Gotcha! Jason Gillespie takes his first wicket on his fifth ball in his comeback Test © Getty Images
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Despite a forecast of rain in the morning, play began on time and Nafees and Javed Omar gave Bangladesh a great start with a 51-run stand in just over ten overs and paved the way for Bashar and Nafees to take it up a notch. In conditions slightly more humid than in South Africa, Australia's bowlers looked woefully out of depth on a pitch that did little. There were too many full-tosses and long-hops, and the batsmen found the boundary with ease.

Stuart Clark, not used to such situations in his three-Test career, looked a far cry from the bowler who reaped 20 wickets against South Africa. Faltering in line and length and with the pitch not responding to his efforts, Clark was clicked to the tune of 5.67 runs an over from his initial spell. Warne struggled to find his radar and was welcomed to Bangladesh - he had bowled 38,733 deliveries in Tests but none to this opposition - with a series of sublime cuts, drives and sweeps. It's a rare day when you see Warne go for 5.60 on the opening - nay, any day - of a Test match.

Gillespie gave Australia their only moment of celebration in the morning with Omar's wicket in his first over in Tests since August and got rid of Ashraful later on, and was the best bowler on view. Subtract his consistency and cool head and Australia's bowling figures could have been a lot worse. MacGill was the most successful with three wickets - all to unnecessary shots - but was guilty of also offering too many four-balls. Lee managed a hint of swing when he pitched it up, but otherwise the threat of a formidable Australian attack was negated. This was no David-slays-Goliath but the efforts of Nafees and Bashar may just have shaken Australia a little.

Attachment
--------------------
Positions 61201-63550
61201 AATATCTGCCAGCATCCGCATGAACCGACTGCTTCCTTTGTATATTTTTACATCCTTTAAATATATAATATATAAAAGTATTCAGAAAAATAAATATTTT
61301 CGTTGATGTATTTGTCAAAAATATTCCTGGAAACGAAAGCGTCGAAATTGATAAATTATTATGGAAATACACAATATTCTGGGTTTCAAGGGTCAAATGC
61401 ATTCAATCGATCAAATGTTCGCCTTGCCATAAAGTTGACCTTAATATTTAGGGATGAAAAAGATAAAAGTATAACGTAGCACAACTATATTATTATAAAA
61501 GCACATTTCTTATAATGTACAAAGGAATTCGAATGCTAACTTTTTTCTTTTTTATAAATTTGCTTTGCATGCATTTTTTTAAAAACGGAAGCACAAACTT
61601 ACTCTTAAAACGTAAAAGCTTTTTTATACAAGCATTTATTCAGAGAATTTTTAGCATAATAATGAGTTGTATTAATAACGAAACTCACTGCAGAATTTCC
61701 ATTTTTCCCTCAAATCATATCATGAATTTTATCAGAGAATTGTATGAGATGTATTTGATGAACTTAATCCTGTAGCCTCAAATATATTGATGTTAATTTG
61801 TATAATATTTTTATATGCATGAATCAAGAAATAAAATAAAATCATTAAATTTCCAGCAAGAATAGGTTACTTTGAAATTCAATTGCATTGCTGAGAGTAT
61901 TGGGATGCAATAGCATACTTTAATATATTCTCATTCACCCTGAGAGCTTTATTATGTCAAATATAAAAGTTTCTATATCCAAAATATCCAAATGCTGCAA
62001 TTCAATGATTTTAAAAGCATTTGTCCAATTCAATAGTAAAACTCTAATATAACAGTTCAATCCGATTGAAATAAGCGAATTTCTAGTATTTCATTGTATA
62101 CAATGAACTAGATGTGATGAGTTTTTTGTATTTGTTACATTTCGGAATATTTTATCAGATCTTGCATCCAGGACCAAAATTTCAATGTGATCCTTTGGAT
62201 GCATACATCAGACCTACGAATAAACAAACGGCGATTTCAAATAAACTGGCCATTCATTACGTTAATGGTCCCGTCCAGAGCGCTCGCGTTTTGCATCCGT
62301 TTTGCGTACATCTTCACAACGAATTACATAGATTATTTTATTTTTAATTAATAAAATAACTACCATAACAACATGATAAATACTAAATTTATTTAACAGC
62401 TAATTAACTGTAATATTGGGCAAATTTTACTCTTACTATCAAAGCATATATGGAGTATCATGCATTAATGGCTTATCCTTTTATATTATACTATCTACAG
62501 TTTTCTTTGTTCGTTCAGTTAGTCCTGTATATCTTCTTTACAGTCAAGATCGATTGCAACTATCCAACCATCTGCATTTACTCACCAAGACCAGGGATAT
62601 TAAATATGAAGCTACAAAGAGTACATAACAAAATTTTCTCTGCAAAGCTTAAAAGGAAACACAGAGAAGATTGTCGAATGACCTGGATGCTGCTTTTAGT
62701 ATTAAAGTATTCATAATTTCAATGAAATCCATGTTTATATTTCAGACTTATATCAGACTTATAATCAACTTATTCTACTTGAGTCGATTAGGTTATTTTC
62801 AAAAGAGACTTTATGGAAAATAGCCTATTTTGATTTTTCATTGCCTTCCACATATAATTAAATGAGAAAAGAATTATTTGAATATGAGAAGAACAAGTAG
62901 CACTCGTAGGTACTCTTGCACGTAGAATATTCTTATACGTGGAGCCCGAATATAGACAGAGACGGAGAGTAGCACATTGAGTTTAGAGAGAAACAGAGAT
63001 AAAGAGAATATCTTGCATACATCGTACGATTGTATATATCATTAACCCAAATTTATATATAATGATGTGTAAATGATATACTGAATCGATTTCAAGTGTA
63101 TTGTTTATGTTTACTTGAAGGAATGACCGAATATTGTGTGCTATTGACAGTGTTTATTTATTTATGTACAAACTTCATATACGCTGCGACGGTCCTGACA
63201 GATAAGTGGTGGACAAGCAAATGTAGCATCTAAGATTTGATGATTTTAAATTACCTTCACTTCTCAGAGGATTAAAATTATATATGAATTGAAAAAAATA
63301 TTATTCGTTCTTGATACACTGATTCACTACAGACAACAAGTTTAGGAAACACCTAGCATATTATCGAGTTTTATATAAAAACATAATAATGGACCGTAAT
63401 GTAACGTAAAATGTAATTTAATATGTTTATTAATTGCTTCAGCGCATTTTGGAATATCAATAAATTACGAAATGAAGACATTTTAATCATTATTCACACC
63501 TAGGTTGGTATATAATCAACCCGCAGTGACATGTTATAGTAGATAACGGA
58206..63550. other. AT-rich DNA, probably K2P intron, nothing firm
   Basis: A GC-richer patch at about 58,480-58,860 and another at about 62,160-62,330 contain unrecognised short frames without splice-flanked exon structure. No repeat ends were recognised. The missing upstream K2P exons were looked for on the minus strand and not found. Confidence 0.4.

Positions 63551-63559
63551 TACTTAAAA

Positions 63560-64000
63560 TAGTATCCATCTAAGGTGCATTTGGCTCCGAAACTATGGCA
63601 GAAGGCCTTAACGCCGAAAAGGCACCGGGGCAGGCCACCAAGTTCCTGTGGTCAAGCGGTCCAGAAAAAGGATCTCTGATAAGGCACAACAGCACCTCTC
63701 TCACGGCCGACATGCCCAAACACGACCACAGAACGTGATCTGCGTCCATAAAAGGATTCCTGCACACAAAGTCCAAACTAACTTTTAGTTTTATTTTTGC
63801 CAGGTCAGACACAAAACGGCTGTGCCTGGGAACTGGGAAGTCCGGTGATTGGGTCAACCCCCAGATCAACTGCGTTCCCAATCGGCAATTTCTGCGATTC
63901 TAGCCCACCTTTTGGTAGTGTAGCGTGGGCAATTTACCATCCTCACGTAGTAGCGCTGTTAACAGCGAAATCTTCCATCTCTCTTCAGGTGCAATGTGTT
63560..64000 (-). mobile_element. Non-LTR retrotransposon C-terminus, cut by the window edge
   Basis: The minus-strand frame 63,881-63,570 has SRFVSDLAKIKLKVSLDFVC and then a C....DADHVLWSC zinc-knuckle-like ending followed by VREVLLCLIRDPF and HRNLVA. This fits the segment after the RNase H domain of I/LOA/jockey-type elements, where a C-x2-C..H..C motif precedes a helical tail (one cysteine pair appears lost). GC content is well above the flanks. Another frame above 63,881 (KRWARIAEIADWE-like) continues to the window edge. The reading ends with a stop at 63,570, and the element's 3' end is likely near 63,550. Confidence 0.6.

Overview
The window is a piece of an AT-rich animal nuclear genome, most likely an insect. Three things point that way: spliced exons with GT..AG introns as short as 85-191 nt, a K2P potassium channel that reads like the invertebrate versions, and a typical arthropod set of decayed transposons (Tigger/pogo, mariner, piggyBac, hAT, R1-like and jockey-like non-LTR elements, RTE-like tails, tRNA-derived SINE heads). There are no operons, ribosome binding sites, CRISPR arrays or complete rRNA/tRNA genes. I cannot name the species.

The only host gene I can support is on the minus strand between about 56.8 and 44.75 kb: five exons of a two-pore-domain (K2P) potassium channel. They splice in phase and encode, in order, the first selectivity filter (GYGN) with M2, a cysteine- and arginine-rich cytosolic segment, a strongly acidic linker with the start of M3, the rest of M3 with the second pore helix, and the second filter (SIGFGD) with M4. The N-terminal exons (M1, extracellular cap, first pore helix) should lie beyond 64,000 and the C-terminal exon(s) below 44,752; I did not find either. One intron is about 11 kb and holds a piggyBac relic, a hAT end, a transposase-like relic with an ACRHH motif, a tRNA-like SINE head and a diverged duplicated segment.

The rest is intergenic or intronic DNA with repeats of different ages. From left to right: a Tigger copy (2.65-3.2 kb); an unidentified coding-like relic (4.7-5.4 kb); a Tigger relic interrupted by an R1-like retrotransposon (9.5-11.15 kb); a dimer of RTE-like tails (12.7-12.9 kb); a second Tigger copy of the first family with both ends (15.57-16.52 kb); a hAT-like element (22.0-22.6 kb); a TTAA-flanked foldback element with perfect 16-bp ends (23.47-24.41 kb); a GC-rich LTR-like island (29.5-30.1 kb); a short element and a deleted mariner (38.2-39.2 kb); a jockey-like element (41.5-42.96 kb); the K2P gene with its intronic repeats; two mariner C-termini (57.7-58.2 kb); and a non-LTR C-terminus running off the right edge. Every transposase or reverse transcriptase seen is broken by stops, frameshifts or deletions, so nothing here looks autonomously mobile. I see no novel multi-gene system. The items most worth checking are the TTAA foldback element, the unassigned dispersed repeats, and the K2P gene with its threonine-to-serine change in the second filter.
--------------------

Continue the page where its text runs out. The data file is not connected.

How they were out

Javed Omar lbw b Gillespie 27 (51 for 1)
Half-stride forward to one pitched on middle and off

Habibul Bashar c Lee b MacGill 76 (238 for 2)
Unneccessary hoick to a long-hop, straight to mid-on

Shahriar Nafees b MacGill 138 (265 for 3)
Looked to sweep one on middle and leg, bowled around the legs

Mohammad Ashraful lbw b Gillespie 29 (295 for 4)
Shuffled across the stumps to one swinging down leg

Aftab Ahmed c Hayden b MacGill 29 (351 for 5)
Pulled a rank long-hop to midwicket

Jamie Alter is editorial assistant of Cricinfo

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Jamie Alter Senior sub-editor While teachers in high school droned on about Fukuyama and communism, young Jamie's mind tended to wander to Old Trafford and the MCG. Subsequently, having spent six years in the States - studying Political Science, then working for an insurance company - and having failed miserably at winning any cricket converts, he moved back to India. No such problem in Bangalore, where he can endlessly pontificate on a chinaman who turned it around with a flipper, and why Ricky Ponting is such a good hooker. These days he divides his time between playing office cricket and constant replenishments at one of the city's many pubs.